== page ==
I will not say “Great Scott,” but Adam Scott had a great Sunday afternoon.
Not too far removed from the devastating disaster at last year’s Open Championship at Lytham and St. Anne’s, Adam Scott has broken his Major-less run by winning the 2013 Masters. Scott also becomes the first Australian to ever win the Masters, though Greg Norman got close a few times.
Scott started his day two shots behind the leaders Brandt Snedeker and Angel Cabrera and stayed close to the lead all day. While battling to stay in contention, Scott made one of the best putts ever on the 18th green at Augusta to go one shot ahead of Cabrera. His putt eked in and seemed to break through any remaining mental residue left by his British Open debacle. The crowd went wild, he gave his caddie Steve Williams – Tiger’s former caddie – the most vicious high-five that I’ve ever seen, and he yelled “Come on Aussie!”
But Cabrera equaled his birdie to force a playoff.
The 18th hole was replayed for the playoff, both men matched each other almost shot-for-shot. The playoff then moved to the 10th hole at Augusta – the hole where Bubba won his green jacket last year, and the place where Angel Cabrera won his own in 2009. Scott and Cabrera had nearly identical tee shots and Cabrera barely missed his birdie putt on the second playoff hole. Scott stood up to his putt, was advised by his caddie in the waning light of the Augusta evening and sank it.
Scott was seen as “one of the best without a Major championship” coming into this tournament and has to be relieved that the weight of being without a Major is off of his shoulders. When Scott won the Players’ Championship at 23, he was seen as a favorite to win a Major very soon but that didn’t happen until today.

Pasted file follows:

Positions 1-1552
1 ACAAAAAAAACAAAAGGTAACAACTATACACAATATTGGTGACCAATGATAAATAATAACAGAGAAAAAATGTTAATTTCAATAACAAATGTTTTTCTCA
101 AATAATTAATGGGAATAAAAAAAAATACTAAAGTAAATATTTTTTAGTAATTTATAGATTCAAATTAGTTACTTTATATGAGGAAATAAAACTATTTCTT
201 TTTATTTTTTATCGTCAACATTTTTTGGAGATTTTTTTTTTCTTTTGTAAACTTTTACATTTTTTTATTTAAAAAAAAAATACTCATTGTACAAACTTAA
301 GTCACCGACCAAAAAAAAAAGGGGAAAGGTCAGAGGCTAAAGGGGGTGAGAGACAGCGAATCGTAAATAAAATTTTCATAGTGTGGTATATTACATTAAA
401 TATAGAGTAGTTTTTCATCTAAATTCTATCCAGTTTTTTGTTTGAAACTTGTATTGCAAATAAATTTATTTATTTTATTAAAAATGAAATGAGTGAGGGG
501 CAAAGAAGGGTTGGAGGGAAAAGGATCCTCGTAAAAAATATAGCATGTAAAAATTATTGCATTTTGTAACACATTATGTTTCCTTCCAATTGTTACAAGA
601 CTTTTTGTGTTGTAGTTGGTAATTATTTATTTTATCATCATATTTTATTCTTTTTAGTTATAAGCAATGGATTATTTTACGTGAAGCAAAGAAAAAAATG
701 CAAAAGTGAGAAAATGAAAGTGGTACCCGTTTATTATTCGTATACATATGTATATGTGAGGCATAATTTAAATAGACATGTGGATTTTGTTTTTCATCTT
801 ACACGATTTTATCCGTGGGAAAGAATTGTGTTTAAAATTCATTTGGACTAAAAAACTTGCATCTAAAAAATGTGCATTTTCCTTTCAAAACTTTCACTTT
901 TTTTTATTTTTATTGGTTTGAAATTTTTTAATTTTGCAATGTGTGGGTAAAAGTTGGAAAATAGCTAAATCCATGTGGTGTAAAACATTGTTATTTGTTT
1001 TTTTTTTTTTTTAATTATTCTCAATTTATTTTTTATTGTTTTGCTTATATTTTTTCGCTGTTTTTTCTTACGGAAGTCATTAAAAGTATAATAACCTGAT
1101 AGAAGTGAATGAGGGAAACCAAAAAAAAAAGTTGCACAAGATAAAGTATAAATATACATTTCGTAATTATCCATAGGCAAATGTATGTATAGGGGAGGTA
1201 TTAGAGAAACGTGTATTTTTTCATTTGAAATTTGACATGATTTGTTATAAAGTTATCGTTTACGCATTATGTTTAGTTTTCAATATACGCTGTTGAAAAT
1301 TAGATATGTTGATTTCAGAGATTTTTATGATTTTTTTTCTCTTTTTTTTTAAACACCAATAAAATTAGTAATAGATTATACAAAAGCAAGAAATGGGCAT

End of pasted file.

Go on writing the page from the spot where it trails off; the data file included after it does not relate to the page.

Greg Norman couldn’t be more proud of his countryman and his protege.
“I think [Adam will] win more Major championships than any Australian golfer,” Greg Norman told the Golf Channel after Scott’s win. “Adam can go on and win more Majors because of his age, because of his experience and he finally got one under his belt. ”
Scott talked about how he played and how proud he was to be an Australian.
“I just kept plugging away and I didn’t know if it was going to happen. It was great that everything fell into place for me,” Scott said in his post-round press conference. “I’m a proud Australian and I hope that this sits very well back home. Even in New Zealand. Australia is a proud sporting country and we to think that we’re the best at everything as any great sporting country would.”
Also, Adam Scott’s Masters Champions’ Dinner should be a blooming onion, shrimp, Foster’s and a grill – or barbecue – should be involved.
The Masters just has a way of making these moments happen. The Masters always elevates a sometimes-dull sport into a truly one of a kind event. Even through the rain and the impending darkness, Adam Scott was meant to win. He played nearly perfect golf and as every self-respecting Australian golfer should, he thanked Greg Norman.
“Norman inspired a nation of golfers. He was the best player in the world, and he was an icon in Australia,” Scott said. “He’s devoted so much time to myself and young Aussies that came after him. Most of us would feel that he could’ve slipped a green jacket on during his career, and part of this one is for him.”